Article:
Most Viognier wines are fermented in oak barrels, which add to the flavour profile that it is known for. The longer the wine sits in oak, the darker the cadmium colouration will be. Viognier that does not ferment in oak tends to be milder in both flavour and colour.
What Does Viognier Taste Like?
Some of the most notable flavours to be experienced when drinking Viognier wine include apricots, peaches, vanilla pod, honeysuckle, chamomile, and mango. Its flavour is complex and fruity, bursting with summery brightness and gentle flora.
Is Viognier A Sweet Wine?
The sweetness of Viognier will depend on the harvest, but generally speaking, Viognier is known as a wine of mild, natural sweetness. Too much sun exposure will result in sweeter wine, whereas slightly cooler temperatures will produce a more balanced bottle.
Viognier may be gently sweet in its top notes, but the base leans more towards subtle acidity and dryness. This is what makes it such a delectable and popular drinking wine.
Is Viognier High In Acid?
Viognier white wine does not have a reputation for relying on acidity. There is a balance of freshness and acidity that pops through and wakes up the senses, but most of Viognier’s charm lies in its extensive flavour and aromatic profile. It is a full-bodied, mildly acidic, dry white wine.
How To Drink Viognier
Everyone knows how to hold a glass of wine to their lips, but not everyone knows the tricks of the trade when it comes to really drawing out the flavours and textures of summery Viognier.
Viognier should always be consumed after being chilled at a low temperature. Serving at around 50-55 degrees Fahrenheit is likely to bring out the best in this delicate wine.
What Food Does Viognier Wine Pair With?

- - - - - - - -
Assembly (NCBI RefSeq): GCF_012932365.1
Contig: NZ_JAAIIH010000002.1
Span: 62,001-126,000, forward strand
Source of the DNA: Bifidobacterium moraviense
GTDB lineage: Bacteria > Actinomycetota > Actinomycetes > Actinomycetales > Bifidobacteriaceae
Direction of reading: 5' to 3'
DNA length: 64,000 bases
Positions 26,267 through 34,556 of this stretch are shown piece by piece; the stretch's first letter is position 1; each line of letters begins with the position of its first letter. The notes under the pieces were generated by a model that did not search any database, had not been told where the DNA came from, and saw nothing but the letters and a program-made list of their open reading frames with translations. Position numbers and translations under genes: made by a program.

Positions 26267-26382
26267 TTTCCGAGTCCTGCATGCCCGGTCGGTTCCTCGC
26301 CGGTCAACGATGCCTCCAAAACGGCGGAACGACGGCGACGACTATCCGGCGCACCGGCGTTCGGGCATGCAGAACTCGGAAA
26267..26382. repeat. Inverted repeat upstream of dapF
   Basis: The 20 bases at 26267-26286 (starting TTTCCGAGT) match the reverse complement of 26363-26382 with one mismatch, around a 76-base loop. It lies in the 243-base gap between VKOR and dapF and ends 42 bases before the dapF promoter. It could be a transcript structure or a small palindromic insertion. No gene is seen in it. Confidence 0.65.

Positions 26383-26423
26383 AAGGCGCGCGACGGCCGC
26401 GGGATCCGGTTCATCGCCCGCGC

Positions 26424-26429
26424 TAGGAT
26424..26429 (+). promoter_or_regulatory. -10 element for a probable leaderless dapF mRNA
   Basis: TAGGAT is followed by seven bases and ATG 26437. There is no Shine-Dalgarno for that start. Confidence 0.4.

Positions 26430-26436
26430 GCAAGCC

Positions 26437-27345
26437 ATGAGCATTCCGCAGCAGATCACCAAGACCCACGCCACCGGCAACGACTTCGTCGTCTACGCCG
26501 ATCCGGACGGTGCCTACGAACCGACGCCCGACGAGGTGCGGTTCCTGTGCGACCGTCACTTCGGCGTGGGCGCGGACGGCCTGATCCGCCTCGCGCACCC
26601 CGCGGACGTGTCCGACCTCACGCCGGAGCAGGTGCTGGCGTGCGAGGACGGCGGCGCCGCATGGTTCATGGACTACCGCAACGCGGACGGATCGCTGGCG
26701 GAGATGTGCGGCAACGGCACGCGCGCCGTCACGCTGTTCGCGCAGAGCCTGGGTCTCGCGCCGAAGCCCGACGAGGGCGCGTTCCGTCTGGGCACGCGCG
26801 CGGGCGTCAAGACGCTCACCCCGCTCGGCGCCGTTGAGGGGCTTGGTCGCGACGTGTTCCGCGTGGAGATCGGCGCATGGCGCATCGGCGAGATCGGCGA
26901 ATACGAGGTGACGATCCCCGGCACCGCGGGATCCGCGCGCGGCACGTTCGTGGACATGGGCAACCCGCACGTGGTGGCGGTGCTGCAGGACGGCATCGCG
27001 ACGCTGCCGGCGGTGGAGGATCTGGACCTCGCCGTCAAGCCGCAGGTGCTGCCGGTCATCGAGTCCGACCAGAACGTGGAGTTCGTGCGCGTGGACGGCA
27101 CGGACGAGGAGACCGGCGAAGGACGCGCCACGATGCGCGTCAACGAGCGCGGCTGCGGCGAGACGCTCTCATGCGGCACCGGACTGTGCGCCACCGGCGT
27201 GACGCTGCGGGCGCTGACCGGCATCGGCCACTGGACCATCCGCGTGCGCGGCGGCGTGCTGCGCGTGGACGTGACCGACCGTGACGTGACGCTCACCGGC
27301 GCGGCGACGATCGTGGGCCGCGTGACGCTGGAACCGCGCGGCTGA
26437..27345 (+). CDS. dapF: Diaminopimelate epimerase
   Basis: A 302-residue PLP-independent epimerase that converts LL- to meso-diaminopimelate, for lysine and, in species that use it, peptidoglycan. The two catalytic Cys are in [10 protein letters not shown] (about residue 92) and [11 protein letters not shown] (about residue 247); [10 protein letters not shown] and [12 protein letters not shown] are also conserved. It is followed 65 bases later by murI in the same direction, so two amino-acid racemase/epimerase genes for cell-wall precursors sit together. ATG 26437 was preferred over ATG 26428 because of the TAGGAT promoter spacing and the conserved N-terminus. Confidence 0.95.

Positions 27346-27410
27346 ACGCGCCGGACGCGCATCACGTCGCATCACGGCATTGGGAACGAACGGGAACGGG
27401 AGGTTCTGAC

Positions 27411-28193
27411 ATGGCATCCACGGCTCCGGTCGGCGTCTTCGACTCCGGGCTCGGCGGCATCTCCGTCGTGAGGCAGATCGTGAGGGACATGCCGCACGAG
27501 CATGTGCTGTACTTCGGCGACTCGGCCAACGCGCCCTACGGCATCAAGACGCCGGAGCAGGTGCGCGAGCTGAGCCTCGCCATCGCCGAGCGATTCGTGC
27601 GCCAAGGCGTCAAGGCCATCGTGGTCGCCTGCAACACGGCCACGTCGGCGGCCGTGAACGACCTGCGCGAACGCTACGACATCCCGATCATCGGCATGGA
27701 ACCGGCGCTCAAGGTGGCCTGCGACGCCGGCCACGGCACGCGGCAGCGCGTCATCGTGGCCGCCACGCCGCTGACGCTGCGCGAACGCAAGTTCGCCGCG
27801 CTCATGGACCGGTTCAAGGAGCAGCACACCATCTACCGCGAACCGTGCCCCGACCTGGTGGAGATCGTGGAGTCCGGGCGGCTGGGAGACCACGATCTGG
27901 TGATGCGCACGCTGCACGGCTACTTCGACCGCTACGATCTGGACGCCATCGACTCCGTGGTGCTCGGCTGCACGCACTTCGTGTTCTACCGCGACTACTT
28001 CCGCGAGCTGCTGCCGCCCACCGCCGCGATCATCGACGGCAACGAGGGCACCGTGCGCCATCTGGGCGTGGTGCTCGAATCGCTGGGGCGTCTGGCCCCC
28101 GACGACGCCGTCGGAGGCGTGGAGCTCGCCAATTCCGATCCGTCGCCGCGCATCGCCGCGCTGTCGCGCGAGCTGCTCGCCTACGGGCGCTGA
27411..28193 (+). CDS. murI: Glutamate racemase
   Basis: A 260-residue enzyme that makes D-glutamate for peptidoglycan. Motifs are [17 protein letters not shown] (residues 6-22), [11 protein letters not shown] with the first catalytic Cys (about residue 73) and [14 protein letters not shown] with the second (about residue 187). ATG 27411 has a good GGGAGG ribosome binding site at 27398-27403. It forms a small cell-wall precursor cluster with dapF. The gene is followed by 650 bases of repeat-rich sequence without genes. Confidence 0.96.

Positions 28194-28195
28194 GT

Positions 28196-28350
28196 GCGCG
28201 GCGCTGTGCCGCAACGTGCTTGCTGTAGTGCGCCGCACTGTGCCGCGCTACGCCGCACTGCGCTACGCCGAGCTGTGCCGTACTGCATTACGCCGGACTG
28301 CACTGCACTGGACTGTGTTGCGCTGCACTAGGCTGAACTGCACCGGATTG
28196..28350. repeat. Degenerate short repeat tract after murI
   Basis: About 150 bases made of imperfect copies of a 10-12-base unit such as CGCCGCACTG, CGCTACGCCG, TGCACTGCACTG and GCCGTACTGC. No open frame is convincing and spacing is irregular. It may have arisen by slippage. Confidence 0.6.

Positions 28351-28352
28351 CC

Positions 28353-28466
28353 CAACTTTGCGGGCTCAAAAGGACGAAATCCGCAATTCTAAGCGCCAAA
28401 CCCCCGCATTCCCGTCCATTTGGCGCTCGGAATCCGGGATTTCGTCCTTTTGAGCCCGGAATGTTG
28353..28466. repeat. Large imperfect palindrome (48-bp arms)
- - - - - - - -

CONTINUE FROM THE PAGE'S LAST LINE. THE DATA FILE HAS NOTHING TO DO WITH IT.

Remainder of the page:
As tends to be the case with most dry white wines, Viognier is particularly complementary to seafood dishes. Shellfish, strong spices, and punchy flavours are balanced out well by the refreshing Viognier, and can be wonderful accompaniments to traditional Asian cuisine.
Salmon, mussels, pork, and poultry are good pairings for this dry white wine, as are a variety of mild cheeses and seasonal garden vegetables. Best served with light, bright meals that echo Viognier’s summery complexities.
Is Viognier Good For Cooking?
Viognier wine is actually one of the few white wines that are not recommended for cooking. Along with Marsanne, Gewürztraminer, and Sémillon, these wines are simply too bold in their flavour palette to use in savoury dishes. You’d be better off with a mild Pinot Grigio, or Muscadet.
Is Viognier Like Sauvignon Blanc?
Viognier and Sauvignon Blanc are both dry white wines, but that’s about where the similarities end. Sauvignon Blanc is much more acidic than Viognier, and produces a sharper, racier flavour.
Viognier also contains a signature oily texture in the mouth, giving it a fuller, more lucid eruption of flavour. Sauvignon Blanc, on the other hand, is bracing and crisp. Viognier is much more delicate and fruity, considered by some the best white wine in the world.